on the water of the impoundments, tundra swans had already arrived for
the winter. Their necks and heads submerged in the shallow water, they
were searching for food. Nearby, coots and cormorants paddled about
while great blue herons and great egrets stood statuesque along the
edge of the shore. Then off in the distance, I saw about six white
birds with black wing tips heading in our direction. This turned into a
false alarm as a group of white ibis flew close enough overhead that we
could hear the whistling of their beating wings.
we moved on to the north side of the impoundment, I caught a glimpse of
a small mammal running across the embankment and down into the
impoundment. A river otter, I thought.
sun now casting long shadows, a golden glow settled like dew on the
vegetation and water.
the western horizon, a squadron of what looked like airplanes began
dropping down towards the impoundment. There they were, about seven of
these wayward birds landed on a sandbar in the middle of the
impoundment, resplendent in the glorious light. In comparison, they
dwarfed the few brown pelicans that were also on the sandy spit.
white pelicans began preening their feathers to settle in for the
night. As the curtain of darkness fell, the western horizon celebrated
by releasing a canvas of red and orange streaks. In the marshy waters,
a raccoon mimicked a boxer as it jabbed the water with upper cuts
searching for prey, occasionally slipping a reward into its mouth.
we walked out of the refuge, the soft cooing of the tundra swans
echoing off the calming water held promise for the coming day.
to Nags Head for the night, the silhouette of the Bodie Island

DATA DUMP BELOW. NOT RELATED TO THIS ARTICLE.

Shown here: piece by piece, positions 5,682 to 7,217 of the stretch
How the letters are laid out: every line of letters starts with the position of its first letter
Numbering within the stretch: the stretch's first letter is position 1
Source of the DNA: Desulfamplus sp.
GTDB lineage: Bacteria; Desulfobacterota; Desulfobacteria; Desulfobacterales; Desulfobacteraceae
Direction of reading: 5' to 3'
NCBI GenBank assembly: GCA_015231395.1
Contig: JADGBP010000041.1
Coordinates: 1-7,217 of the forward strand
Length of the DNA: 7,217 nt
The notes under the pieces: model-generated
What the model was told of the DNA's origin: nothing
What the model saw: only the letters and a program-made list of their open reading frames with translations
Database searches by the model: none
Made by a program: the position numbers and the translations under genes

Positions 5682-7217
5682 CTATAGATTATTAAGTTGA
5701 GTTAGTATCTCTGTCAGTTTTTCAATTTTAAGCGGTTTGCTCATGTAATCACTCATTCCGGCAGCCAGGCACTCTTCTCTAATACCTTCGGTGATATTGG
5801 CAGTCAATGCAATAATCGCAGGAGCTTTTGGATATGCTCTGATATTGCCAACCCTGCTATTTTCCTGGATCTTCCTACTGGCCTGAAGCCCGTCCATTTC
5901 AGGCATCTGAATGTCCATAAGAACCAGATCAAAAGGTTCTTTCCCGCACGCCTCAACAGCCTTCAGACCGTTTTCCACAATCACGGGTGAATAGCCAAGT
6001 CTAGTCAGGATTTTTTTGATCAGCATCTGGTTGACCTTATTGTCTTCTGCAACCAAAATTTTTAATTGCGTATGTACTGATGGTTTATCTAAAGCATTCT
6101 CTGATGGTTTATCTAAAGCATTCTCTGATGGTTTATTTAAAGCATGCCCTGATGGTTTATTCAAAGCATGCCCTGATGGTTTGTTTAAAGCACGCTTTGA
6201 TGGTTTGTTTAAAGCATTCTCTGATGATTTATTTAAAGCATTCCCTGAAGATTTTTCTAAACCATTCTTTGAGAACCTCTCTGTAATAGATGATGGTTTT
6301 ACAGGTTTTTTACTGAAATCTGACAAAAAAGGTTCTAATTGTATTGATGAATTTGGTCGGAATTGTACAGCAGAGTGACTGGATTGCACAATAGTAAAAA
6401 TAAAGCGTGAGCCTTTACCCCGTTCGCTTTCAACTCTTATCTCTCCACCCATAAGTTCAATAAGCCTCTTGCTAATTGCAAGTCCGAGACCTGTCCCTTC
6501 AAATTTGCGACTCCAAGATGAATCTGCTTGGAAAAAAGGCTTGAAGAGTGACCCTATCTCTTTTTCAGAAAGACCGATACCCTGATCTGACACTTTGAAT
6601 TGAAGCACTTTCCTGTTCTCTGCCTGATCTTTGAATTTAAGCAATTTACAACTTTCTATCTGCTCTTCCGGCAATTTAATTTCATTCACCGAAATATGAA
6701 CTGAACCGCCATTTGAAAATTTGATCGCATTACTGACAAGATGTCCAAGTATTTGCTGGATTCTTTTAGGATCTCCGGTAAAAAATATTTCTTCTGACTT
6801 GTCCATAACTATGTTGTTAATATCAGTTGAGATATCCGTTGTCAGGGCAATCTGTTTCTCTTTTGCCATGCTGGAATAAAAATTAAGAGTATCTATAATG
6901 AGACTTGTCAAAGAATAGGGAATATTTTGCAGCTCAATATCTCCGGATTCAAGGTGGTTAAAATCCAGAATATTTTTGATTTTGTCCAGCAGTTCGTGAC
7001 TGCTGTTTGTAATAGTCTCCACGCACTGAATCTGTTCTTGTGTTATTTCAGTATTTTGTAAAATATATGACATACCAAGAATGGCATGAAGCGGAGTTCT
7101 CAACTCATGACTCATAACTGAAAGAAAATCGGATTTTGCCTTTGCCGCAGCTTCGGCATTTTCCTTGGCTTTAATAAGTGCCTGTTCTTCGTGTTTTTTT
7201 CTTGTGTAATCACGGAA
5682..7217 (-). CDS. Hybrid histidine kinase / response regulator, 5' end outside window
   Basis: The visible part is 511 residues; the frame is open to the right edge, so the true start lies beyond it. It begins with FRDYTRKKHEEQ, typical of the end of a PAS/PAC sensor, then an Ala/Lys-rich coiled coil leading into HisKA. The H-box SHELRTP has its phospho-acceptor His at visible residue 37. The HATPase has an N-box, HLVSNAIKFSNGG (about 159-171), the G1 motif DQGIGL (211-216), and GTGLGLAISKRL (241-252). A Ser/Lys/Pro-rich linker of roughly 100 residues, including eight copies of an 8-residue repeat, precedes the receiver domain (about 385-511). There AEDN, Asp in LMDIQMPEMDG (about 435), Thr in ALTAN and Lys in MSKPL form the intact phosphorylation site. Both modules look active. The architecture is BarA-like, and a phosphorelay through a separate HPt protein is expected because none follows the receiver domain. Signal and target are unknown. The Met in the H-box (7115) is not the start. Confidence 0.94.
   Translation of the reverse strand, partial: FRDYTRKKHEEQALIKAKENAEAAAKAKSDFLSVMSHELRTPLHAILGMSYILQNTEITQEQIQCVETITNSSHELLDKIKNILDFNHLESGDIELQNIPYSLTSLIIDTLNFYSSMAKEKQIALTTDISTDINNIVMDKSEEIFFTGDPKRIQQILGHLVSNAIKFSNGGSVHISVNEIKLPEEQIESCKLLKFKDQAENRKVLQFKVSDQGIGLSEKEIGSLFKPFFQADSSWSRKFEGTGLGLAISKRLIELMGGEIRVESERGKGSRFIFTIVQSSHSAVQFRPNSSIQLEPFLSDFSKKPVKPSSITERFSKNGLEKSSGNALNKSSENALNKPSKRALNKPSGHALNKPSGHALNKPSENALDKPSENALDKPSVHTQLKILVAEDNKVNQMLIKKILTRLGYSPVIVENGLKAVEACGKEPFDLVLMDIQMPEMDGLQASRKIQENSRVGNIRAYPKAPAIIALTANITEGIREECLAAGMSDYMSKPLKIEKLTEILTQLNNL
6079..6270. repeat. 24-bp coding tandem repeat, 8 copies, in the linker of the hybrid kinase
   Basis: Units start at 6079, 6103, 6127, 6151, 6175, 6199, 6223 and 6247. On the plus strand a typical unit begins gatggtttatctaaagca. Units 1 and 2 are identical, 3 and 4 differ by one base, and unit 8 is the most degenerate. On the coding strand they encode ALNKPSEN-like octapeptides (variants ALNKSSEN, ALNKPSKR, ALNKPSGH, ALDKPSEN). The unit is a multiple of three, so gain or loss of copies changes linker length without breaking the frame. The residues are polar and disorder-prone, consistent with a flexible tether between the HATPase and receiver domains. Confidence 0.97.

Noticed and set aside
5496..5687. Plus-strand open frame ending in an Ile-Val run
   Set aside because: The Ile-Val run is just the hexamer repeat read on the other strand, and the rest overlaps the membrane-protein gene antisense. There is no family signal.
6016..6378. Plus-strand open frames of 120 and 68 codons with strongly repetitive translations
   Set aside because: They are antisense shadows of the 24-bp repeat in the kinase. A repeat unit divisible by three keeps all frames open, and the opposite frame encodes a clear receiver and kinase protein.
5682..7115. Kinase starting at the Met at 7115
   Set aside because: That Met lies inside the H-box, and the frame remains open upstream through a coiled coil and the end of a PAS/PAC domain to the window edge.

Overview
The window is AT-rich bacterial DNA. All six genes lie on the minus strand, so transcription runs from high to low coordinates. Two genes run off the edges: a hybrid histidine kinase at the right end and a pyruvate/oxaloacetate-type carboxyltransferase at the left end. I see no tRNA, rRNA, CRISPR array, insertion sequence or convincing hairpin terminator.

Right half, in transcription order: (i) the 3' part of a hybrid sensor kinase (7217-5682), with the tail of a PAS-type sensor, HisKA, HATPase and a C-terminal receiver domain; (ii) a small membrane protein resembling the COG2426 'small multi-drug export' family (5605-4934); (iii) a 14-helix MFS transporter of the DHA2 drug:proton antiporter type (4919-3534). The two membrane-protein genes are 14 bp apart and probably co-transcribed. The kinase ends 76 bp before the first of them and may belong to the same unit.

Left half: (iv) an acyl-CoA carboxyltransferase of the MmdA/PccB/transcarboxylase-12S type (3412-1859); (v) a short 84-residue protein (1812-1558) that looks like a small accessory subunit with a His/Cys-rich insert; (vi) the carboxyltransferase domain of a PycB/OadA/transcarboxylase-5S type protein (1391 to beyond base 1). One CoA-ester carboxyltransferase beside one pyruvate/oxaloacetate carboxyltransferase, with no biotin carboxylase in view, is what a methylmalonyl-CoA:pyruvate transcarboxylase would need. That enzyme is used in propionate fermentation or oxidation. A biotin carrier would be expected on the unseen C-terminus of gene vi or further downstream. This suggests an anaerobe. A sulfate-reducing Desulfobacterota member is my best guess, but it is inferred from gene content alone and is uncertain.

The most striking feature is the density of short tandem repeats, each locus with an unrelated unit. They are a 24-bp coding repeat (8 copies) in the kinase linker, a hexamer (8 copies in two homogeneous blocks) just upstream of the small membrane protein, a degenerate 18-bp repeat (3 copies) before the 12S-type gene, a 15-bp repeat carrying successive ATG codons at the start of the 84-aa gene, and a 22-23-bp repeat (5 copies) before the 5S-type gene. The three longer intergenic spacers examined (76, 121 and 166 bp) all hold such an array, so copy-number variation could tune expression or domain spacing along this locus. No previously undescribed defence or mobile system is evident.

Lighthouse stood out like a sentinel standing at attention. Its beacon,
equaling the call of a siren, obligated us to stop. The rising moon, a
day late of full, illuminated the structure as the beam flashed out its
warning to mariners. A dark sky opposite the moon began popping out
stars that danced about like a flame tethered to a wick. We captured,
with our cameras, this stunning scene laid out before us, but the
image, more importantly, will be forever etched in my memory.
next morning, back out at the refuge, warmer temperatures invited
mosquitoes to rise out of the shrub thickets to irritate me. I didn’t
care because the white pelicans were more active and flying overhead
between the two impoundments. At the far end of one of these wetlands a
couple of them were on the surface of the water feeding.
brown pelicans that dive from the air into the water after fish, white
pelicans leisurely sit on the surface of the water and scoop up fish
with their large net-like pouches. In shallow water, they will work
together to corral and direct fish into a concentrated area where the
entire group can benefit. In deeper waters, where the reward isn’t as